Implementation of a Follow-Up System for Pediatric Sepsis Survivors in a Large Academic Pediatric Intensive Care Unit.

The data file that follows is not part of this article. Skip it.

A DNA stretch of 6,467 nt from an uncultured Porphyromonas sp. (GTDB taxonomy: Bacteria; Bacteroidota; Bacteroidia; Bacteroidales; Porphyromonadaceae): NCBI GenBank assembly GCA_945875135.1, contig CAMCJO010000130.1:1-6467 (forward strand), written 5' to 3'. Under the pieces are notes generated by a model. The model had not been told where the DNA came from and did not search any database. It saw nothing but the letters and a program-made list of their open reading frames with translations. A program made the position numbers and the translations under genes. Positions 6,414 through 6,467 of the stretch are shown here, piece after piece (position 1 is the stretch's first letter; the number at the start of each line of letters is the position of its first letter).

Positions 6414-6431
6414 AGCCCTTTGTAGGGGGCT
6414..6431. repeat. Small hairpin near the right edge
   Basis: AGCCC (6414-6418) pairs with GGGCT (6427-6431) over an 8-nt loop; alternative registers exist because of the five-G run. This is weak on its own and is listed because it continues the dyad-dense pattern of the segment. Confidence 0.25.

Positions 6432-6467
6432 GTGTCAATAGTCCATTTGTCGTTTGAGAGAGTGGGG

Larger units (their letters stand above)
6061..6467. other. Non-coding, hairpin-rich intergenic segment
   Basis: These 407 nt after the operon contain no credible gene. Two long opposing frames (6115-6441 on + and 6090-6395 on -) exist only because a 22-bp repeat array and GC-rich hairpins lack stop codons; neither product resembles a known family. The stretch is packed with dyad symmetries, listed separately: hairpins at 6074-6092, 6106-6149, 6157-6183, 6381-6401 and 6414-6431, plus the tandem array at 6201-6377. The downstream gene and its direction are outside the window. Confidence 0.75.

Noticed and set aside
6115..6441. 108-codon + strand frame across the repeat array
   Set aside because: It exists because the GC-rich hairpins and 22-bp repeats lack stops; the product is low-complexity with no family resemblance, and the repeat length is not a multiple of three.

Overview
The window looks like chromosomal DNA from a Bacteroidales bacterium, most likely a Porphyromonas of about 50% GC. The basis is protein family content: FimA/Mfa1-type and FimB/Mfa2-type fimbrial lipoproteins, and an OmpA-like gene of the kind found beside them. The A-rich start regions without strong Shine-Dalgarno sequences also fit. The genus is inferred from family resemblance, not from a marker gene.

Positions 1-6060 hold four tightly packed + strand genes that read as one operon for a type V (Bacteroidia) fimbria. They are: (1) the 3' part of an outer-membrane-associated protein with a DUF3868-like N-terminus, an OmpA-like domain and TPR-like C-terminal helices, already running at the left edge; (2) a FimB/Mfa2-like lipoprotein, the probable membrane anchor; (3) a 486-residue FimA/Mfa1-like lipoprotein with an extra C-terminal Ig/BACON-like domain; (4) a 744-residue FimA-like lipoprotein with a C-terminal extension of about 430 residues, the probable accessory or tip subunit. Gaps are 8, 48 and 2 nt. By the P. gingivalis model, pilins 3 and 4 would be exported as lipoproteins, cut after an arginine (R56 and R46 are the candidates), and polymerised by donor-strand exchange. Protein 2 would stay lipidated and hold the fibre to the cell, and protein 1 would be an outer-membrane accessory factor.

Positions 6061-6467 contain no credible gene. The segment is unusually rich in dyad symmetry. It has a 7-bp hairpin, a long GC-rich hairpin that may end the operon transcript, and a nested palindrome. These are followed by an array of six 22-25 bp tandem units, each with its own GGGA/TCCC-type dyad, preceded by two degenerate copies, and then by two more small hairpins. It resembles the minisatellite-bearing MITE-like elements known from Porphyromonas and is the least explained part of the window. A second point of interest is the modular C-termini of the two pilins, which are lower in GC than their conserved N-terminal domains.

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<p>Survivors of pediatric sepsis often develop new morbidities and deterioration in quality of life after sepsis, leading to a need for improved follow-up for children who survive sepsis. To implement a follow-up system for pediatric sepsis survivors in a pediatric health system. We performed a retrospective case series of patients treated for sepsis from October 2018 through October 2019 in a pediatric intensive care unit in a quaternary children's hospital, and describe implementation of a follow-up system for sepsis survivors. Program planning started in 2017 with multidisciplinary meetings including physical, occupational, and speech therapists, teachers, neuropsychologists, and coordinators from other survivorship programs (neonatology, stroke, and oncology). In 2018, a workshop was held to consult with local and national experts. The Pediatric Sepsis Survivorship Program launched in October 2018 led by a nurse coordinator who met with families to educate about sepsis and offer post-discharge follow-up. Patients with high pre-existing medical complexity or established subspecialty care were referred for follow-up through existing care coordination or subspecialty services plus guidance to monitor for post-sepsis morbidity. For patients with low-moderate medical complexity, the nurse coordinator administered a telephone-based health-assessment 2-3 months after discharge to screen for new physical or psychosocial morbidity. Patients flagged with concerns were referred to their primary physician and/or to expedited neuropsychological evaluation to utilize existing medical services. Of 80 sepsis patients, 10 died, 20 were referred to care coordination by the program, and 13 had subspecialty follow-up. Five patients were followed in different health systems, four were adults not appropriate for existing follow-up programs, four remained hospitalized, and four were missed due to short stay or unavailable caregivers. The remaining 20 patients were scheduled for follow-up with the Pediatric Sepsis Program. Nine patients completed the telephone assessment. Four patients were receiving new physical or occupational therapy, and one patient was referred for neuropsychology evaluation due to new difficulties with attention, behavior, and completion of school tasks. Implementation of an efficient, low-cost pediatric sepsis survivorship program was successful by utilizing existing systems of care, when available, and filling a follow-up gap in screening for select patients.</p>